Graham Hunter | Posted 26.01.2017 | UK Tech
Graham Hunter

We are living in an era where our working environment is drastically changing. Technology has become one of the key components of organisations across all types of businesses, whether it's a multinational corporation or an SME, and our reliance will only increase. We are in the midst of another industrial revolution that shows no sign of slowing down and IT firms are reaping the benefits of this.

Why We're Swearing To Take On Mental Illness In Young People

Cynthia Joyce | Posted 19.01.2017 | UK
Cynthia Joyce

The message of our new campaign is one that I hope will make people not just stop and take notice, but stop and take action: 'It's time to swear to take on mental illness in young people'. Why swearing? Because it perfectly encompasses how so many of us feel about the state of mental healthcare today.

Why The Unreliable Polls Of 2016 Must Awaken New Methods Of Market Research

Mark Lund | Posted 18.01.2017 | UK Politics
Mark Lund

What is left to say about the US election and Brexit? There seems to be a sense of fatigue now when people discuss these two events - a sense of disbelief and tiredness. However, the implications of both are so huge that we can't shy away from it and have to push ahead; not only to understand what's next, but how it all happened in the first place.

What Should We Expect From Child And Youth Mental Health Services?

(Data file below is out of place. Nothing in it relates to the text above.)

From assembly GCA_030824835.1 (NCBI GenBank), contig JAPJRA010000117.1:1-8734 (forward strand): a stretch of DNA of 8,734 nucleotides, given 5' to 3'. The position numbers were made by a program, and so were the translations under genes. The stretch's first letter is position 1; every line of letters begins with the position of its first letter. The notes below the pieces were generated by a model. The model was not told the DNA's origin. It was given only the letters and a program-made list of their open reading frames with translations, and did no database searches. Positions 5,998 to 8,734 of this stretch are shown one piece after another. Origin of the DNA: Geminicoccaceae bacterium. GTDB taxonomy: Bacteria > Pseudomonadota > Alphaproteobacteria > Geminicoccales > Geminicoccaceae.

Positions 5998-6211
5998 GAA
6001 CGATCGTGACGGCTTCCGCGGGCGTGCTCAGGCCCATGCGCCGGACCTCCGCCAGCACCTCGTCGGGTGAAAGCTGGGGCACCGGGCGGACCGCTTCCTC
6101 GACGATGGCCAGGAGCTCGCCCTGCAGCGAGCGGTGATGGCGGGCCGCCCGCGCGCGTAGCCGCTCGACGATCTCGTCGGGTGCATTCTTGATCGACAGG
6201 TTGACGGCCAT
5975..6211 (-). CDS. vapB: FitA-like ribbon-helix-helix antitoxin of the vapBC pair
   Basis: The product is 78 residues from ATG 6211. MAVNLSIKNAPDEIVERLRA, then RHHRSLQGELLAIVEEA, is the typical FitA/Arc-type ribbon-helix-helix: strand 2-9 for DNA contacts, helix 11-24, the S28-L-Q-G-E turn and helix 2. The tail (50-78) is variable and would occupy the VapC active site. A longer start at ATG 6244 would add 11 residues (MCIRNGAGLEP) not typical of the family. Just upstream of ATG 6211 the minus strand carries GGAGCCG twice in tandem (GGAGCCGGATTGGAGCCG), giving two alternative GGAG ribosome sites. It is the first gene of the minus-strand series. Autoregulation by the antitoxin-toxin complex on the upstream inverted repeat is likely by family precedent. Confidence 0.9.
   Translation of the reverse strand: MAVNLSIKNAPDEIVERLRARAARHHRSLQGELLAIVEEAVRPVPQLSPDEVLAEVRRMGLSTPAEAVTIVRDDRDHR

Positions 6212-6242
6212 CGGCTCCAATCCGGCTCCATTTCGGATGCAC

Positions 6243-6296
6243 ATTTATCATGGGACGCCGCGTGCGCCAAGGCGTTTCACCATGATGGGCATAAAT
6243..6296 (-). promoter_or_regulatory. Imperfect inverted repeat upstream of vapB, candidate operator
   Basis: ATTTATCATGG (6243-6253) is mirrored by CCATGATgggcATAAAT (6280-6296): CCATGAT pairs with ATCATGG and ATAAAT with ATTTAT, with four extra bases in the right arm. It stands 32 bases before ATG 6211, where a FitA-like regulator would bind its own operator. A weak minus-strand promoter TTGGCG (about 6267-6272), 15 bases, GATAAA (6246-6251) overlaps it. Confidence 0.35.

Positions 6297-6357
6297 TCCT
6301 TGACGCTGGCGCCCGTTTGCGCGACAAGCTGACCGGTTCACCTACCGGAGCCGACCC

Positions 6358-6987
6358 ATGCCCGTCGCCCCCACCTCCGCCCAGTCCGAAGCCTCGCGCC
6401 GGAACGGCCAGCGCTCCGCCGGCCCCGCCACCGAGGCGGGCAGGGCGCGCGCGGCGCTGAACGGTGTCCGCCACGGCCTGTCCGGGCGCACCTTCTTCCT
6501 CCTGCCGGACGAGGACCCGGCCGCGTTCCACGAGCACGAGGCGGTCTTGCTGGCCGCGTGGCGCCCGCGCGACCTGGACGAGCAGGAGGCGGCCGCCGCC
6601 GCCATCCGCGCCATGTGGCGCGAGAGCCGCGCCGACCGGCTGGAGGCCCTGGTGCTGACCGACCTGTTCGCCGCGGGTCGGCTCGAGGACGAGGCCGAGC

Professor Miranda Wolpert | Posted 12.01.2017 | UK
Professor Miranda Wolpert

For the first time since I entered the children and young people's mental health sector more than 30 years ago, I feel like a baseline for realistic expectations of outcomes is finally starting to emerge.

Death Of The School Gate - How Can We Strengthen Parent Communities?

Susan Burton | Posted 05.01.2017 | UK Parents
Susan Burton

This month, we've seen the UK falling again in the global Pisa rankings for both Maths and English. So just how should parents follow UK OFSTED guidance and increase "parental engagement" with their school and with other parents?

Does Evidence Make A Difference To People's Lives?

Nancy Hey | Posted 12.12.2016 | UK
Nancy Hey

There is strong evidence that brief music therapy is an effective way to support wellbeing in palliative care patients in hospitals. We also now know that there's initial evidence that music therapy has a positive effect on mood in post-stroke patients.